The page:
Send to

Choose Destination
Int J Cardiol. 2000 Nov-Dec;76(2-3):125-33.

Inflammatory cytokines and the possible immunological role for lipoproteins in chronic heart failure.

Author information

Department of Clinical Cardiology, Imperial College School of Medicine at the National Heart and Lung Institute, London, UK.



We studied the clinical and immunological importance of fasting cholesterol, HDL, LDL and triglycerides in patients with chronic heart failure in relation to plasma concentrations of tumor necrosis factor-alpha (TNFalpha), soluble TNF receptor-1 and -2 (sTNF-R1 and -R2), and a ratio potentially indicating recent endotoxin bioactivity (soluble [s] CD14/total cholesterol).


Fifty-eight stable, non-oedematous patients with established heart failure and 19 controls were studied prospectively. Concentrations of sTNF-R1 and sCD14 were higher in patients than in controls (1238+/-96 vs. 632+/-72 pg/ml, P=0.005 and 3401+/-120 vs. 2775+/-139 pg/ml, P=0.007, respectively), whereas those of TNFalpha (9.3+/-1.1 vs. 6.7+/-0.6 pg/ml) and sTNF-R2 (2464+/-145 vs. 1920+/-303 pg/ml) were not. Cholesterol (5.6+/-0.1 vs. 5.5+/-0.2 mmol/l) and LDL (3.5+/-0.1 vs. 3.6+/-0.2 mmol/l) were not different (both P>0.75). Patients had lower HDL (1.10+/-0.04 vs. 1.4+/-0.06 mmol/l, P=0.0004) and higher triglycerides (2.1+/-0.1 vs. 1.1+/-0.1 mmol/l, P=0.0006). Aetiology and the presence of cardiac cachexia did not influence the lipid profile. Correlations in patients: cholesterol vs. TNFalpha (r=-0.40, P=0.003), vs. sTNF-R1 (r=-0.24, P=0.08), vs. sTNF-R2 (r=-0.29, P<0.04); sCD14 vs. TNFalpha (r=0.44, P=0.005), vs. sTNF-R1: (r=0.65, P<0.0001), vs. sTNF-R2 (r=0.59, P<0. 0001). The sCD14/cholesterol ratio related powerfully to TNFalpha (r=0.60), sTNF-R1 (r=0.74), and sTNF-R2 (r=0.65, all P<0.0001). This sCD14/cholesterol ratio emerged as the strongest predictor of TNFalpha, sTNF-R1 and -R2 (all P<0.01), independently of renal and hepatic function, and conventional measures of disease severity. A cholesterol level <5.2 mmol/l (n=18) significantly predicted a poor clinical outcome (P<0.04, RR 3.5, 95% CI 1.1-11.0) independently of peak VO(2) (P=0.07), NYHA class (P=0.08), aetiology (P=0.14), and age, body wasting, sodium, LVEF, heart rate, and blood pressure (all P>0.20, follow-up 12 months, event rate 26%).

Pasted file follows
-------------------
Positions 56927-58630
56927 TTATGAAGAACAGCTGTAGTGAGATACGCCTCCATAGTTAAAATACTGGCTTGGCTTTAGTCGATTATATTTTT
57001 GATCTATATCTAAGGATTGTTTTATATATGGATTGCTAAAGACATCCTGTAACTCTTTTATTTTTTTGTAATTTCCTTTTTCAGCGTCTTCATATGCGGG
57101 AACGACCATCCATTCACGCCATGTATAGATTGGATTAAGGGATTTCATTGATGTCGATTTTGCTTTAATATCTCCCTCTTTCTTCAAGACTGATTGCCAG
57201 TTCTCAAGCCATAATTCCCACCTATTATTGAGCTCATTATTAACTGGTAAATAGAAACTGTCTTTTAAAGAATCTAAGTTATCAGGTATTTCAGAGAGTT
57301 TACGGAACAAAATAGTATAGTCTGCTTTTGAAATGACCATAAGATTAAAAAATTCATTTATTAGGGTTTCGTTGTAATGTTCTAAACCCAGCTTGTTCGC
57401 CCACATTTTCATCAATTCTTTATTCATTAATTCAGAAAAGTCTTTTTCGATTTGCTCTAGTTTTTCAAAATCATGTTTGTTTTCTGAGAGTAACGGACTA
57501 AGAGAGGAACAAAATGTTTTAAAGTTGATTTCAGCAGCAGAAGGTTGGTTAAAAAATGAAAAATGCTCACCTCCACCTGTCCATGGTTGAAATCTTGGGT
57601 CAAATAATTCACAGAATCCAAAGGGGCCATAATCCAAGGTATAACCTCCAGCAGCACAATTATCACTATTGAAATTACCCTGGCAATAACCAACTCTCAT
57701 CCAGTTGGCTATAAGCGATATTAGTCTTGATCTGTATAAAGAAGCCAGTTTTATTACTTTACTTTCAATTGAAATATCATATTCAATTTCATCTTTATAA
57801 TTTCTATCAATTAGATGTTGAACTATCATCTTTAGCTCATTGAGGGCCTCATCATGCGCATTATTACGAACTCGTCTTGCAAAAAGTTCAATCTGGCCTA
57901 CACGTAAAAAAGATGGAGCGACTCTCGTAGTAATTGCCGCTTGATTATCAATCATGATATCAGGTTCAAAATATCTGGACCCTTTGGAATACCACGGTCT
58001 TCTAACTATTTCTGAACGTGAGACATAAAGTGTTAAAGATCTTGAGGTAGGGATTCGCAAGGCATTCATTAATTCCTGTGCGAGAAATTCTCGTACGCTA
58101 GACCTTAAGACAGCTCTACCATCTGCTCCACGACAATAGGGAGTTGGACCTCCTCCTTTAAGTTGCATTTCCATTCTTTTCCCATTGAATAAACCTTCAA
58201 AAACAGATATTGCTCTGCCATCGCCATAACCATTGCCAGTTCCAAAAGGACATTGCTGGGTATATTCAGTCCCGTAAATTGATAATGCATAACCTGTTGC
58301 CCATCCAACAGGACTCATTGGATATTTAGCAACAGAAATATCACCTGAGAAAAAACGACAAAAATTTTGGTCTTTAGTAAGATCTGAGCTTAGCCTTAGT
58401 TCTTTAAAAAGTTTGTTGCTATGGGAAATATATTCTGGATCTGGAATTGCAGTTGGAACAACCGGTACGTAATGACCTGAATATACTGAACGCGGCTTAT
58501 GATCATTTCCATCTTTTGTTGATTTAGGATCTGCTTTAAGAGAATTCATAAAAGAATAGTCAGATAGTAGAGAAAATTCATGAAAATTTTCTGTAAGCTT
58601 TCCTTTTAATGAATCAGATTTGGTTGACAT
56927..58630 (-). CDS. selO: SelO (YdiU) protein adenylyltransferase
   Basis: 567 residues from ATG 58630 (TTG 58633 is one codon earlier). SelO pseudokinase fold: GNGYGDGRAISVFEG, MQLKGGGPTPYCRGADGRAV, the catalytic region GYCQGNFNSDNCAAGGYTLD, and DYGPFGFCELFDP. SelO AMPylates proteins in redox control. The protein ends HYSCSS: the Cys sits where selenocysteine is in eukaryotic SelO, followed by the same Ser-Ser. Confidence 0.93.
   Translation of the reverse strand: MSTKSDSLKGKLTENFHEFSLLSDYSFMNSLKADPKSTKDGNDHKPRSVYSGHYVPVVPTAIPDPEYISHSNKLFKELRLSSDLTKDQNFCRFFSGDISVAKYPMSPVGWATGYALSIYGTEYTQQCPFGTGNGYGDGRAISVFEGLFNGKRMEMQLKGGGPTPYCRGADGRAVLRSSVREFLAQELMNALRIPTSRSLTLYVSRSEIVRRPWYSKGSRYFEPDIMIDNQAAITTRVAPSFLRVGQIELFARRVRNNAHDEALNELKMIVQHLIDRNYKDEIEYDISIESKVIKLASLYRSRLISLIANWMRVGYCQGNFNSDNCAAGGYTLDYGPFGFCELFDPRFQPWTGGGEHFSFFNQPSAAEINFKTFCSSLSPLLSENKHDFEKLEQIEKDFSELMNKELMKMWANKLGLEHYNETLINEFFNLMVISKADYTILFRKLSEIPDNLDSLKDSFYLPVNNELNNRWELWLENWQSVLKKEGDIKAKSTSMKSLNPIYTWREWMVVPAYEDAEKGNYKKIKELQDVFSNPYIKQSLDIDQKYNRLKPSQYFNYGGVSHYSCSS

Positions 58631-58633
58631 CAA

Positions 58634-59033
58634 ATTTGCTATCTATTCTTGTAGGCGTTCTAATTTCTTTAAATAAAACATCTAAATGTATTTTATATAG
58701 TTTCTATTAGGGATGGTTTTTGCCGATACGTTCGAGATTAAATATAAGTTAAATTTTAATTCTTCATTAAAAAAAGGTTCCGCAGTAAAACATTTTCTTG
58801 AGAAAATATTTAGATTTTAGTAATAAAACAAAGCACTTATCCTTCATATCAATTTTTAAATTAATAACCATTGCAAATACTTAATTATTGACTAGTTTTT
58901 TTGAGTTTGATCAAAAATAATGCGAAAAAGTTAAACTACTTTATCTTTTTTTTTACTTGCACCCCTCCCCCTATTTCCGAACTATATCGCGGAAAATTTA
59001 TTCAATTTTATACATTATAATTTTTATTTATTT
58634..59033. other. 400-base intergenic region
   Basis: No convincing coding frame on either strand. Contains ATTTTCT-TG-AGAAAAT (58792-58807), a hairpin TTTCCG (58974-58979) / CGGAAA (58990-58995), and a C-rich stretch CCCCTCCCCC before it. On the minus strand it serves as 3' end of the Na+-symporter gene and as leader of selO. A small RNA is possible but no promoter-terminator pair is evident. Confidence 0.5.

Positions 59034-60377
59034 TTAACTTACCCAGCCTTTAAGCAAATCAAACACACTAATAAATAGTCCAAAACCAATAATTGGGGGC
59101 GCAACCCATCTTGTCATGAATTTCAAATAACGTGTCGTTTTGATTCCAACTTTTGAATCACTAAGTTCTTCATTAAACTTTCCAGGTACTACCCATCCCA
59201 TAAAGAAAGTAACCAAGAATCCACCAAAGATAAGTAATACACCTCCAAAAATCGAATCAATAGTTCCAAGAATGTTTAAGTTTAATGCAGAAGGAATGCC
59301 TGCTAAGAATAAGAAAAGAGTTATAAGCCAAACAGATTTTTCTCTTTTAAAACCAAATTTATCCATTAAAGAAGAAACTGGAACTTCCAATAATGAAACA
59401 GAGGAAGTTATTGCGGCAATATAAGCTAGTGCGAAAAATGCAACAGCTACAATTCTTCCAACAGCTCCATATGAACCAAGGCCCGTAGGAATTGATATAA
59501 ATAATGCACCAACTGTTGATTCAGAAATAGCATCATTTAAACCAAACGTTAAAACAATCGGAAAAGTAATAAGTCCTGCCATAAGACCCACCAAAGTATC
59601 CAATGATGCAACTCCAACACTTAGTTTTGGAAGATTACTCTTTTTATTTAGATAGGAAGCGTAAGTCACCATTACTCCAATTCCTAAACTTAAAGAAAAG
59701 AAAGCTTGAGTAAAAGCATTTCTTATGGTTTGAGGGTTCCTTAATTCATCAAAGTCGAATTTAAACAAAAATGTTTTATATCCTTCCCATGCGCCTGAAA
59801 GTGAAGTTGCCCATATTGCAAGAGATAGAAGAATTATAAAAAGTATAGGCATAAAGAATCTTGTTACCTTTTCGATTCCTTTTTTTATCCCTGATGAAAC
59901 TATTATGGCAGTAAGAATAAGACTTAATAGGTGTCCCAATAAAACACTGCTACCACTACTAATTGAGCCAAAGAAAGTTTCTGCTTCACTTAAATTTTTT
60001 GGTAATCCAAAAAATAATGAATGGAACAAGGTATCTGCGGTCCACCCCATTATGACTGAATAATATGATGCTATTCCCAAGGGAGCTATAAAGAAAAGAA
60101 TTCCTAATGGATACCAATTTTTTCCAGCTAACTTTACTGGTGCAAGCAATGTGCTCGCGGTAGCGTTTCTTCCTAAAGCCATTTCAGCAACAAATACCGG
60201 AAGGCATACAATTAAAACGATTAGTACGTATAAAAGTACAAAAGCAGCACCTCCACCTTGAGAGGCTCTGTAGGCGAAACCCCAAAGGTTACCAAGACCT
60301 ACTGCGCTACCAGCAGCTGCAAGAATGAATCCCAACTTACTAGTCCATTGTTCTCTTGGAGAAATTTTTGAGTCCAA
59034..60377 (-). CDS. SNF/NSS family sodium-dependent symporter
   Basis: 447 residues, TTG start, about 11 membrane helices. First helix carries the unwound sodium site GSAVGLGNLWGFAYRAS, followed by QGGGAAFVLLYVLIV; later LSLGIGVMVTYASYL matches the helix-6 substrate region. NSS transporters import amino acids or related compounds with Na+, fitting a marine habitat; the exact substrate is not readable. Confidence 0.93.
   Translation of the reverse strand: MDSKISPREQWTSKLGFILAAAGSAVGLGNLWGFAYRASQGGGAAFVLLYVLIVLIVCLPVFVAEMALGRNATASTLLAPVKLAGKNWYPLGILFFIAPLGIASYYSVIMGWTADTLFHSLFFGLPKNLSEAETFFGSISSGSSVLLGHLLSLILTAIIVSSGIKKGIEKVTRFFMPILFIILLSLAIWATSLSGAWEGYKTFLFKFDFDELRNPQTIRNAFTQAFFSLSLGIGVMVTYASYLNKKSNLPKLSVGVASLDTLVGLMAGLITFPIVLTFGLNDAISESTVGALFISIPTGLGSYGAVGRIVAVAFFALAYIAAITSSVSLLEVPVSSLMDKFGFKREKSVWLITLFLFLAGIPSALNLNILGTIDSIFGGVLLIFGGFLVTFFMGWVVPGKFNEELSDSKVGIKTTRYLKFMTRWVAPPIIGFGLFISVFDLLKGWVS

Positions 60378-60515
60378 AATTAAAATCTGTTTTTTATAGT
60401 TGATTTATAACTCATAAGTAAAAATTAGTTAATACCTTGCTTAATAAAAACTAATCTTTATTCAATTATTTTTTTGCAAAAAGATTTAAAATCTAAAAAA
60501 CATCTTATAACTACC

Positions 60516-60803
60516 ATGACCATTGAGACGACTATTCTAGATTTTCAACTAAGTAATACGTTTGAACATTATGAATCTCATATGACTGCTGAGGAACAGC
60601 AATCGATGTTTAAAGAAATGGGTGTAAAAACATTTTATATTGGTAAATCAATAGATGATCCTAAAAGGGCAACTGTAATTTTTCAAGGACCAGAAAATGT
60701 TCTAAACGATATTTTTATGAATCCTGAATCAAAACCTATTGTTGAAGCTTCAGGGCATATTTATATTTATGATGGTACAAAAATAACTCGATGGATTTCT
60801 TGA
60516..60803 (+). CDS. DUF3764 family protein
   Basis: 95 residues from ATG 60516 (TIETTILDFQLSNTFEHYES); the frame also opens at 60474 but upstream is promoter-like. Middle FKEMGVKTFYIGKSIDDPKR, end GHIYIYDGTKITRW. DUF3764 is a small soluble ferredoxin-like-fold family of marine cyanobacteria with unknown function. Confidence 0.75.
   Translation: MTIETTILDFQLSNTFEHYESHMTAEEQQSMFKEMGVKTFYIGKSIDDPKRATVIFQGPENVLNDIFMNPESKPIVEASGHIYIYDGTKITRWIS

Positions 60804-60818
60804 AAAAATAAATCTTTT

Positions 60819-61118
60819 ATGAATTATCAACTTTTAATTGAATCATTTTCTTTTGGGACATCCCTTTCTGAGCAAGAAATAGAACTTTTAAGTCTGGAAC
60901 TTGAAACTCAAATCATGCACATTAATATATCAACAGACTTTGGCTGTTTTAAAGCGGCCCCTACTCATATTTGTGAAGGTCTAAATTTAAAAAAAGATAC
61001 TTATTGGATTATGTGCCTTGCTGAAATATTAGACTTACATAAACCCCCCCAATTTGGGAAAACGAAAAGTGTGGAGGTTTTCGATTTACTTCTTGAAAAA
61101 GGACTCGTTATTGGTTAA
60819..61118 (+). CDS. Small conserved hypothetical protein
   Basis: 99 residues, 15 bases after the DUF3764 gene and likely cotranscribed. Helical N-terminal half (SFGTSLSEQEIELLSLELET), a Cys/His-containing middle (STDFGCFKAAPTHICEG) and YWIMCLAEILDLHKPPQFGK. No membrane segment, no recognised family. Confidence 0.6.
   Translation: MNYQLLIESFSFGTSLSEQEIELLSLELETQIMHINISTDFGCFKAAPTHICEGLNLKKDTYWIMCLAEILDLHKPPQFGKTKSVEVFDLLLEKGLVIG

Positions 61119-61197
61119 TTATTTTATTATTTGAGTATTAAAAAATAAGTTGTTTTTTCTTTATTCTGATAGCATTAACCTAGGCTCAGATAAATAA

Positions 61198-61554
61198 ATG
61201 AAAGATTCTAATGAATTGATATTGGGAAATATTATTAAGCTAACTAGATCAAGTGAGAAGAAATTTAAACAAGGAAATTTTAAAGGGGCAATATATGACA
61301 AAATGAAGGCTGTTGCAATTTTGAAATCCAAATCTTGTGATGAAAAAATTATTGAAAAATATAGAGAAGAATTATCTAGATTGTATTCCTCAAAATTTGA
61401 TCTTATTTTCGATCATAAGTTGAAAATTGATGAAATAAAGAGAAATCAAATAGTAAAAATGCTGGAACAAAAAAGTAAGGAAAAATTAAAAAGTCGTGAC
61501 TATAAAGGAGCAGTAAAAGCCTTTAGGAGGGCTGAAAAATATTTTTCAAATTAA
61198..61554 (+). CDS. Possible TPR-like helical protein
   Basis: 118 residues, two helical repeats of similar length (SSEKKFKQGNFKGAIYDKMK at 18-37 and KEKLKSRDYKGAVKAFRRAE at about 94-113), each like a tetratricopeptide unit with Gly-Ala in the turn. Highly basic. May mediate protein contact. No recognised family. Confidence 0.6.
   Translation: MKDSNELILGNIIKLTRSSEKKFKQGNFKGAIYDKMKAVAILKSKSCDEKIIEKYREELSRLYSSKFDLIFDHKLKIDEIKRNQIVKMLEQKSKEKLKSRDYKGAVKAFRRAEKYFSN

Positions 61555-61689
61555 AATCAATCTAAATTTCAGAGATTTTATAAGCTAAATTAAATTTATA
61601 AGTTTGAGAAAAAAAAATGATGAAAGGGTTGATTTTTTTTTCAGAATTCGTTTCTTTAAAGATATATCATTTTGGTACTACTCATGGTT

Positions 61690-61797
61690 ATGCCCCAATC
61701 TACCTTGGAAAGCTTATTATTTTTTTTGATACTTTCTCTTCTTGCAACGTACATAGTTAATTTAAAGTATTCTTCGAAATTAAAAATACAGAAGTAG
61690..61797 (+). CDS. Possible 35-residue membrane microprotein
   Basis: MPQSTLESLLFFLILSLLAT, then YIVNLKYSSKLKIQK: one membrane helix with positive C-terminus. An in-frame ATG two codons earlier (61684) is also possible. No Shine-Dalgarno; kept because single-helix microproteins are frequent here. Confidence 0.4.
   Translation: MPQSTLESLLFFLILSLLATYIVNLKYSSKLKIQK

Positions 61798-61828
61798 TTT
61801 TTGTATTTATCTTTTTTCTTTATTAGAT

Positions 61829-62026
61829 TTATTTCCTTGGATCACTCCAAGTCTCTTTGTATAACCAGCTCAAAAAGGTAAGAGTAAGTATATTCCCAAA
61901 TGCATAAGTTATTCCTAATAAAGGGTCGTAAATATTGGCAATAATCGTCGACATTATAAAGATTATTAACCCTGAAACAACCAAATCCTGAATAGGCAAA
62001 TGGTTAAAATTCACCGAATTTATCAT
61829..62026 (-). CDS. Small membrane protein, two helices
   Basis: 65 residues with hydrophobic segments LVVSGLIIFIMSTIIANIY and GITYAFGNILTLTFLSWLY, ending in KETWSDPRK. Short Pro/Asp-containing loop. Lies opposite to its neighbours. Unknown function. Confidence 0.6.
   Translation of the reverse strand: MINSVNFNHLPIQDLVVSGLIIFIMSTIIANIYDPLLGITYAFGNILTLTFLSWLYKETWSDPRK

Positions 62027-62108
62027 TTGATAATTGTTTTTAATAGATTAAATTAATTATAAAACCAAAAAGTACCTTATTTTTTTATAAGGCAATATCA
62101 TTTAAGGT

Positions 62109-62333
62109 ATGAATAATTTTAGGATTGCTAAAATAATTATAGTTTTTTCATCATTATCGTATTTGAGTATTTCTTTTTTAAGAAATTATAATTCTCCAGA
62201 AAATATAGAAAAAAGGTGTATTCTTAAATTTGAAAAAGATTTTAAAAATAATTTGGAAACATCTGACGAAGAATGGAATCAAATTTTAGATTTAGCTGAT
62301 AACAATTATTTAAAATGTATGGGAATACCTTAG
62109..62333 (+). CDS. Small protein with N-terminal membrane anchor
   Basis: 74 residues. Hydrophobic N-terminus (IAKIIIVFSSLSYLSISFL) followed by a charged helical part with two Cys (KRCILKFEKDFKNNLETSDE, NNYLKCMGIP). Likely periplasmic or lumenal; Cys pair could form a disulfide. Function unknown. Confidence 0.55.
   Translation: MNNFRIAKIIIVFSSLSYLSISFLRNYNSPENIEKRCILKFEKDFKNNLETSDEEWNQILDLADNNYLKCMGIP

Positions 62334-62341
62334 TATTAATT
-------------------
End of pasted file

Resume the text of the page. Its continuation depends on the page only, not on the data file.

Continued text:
Our data supports previous findings that lower, rather than higher cholesterol levels are associated with poor clinical outcome in patients with chronic heart failure. This relationship is unrelated to heart failure aetiology, and suggests that the classic risk profile is not longer relevant in established heart failure. The little-recognised ability of all lipoprotein fractions to bind endotoxin and to serve as natural buffer substances may explain this relationship between lower lipoprotein levels, higher cytokine concentrations and impaired prognosis.

[Indexed for MEDLINE]

Supplemental Content

Full text links

Icon for Elsevier Science
Loading ...
Support Center